Recently, whenever I am talking to my fellow data librarians, it is not long before someone brings up Cathy O’Neil’s new book Weapons of Math Destruction : How Big Data Increases Inequality and Threatens Democracy.
Alarmingly, closed-source algorithms are playing an increasing role in social policy. O’Neil examines some of the (bad) data used as inputs into these algorithms and the problematic assumptions made by their creators (e.g., predictive policing based on arrest records not crime reports, recidivism scores for first-time criminal sentencing, teacher value-added scores used to fire educators).
Clay Shirky, in the New York Times Book Review1, sums it up well:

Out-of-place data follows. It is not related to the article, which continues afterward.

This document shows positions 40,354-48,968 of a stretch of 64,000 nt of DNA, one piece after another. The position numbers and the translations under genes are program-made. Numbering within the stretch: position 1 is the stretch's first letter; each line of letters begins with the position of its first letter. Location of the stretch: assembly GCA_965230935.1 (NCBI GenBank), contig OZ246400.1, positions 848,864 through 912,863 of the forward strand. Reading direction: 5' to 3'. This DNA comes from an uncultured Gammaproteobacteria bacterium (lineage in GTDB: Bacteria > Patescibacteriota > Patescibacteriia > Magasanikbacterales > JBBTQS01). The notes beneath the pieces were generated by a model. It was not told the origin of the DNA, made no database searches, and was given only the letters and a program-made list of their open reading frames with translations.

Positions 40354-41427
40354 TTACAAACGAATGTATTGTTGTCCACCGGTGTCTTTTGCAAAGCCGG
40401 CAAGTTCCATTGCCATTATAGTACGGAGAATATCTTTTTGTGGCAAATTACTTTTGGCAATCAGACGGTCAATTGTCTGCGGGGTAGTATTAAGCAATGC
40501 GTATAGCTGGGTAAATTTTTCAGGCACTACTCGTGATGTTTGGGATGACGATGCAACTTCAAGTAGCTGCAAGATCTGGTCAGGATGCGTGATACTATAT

O’Neil’s book offers a frightening look at how algorithms are increasingly regulating people… Her knowledge of the power and risks of mathematical models, coupled with a gift for analogy, makes her one of the most valuable observers of the continuing weaponization of big data… [She] does a masterly job explaining the pervasiveness and risks of the algorithms that regulate our lives.
The library has ordered a copy, but it has not yet arrived. If you want to join the conversation now, I recommend you check out the author’s book talk presented at Data & Society‘s Databite (embedded below).
1Shirky, C. (2016, Oct 09). WEAPONS OF MATH DESTRUCTION how big data increases inequality and threatens democracy. New York Times Book Review, , 34-BR.34. Retrieved from http://search.proquest.com/docview/1826909139?accountid=13475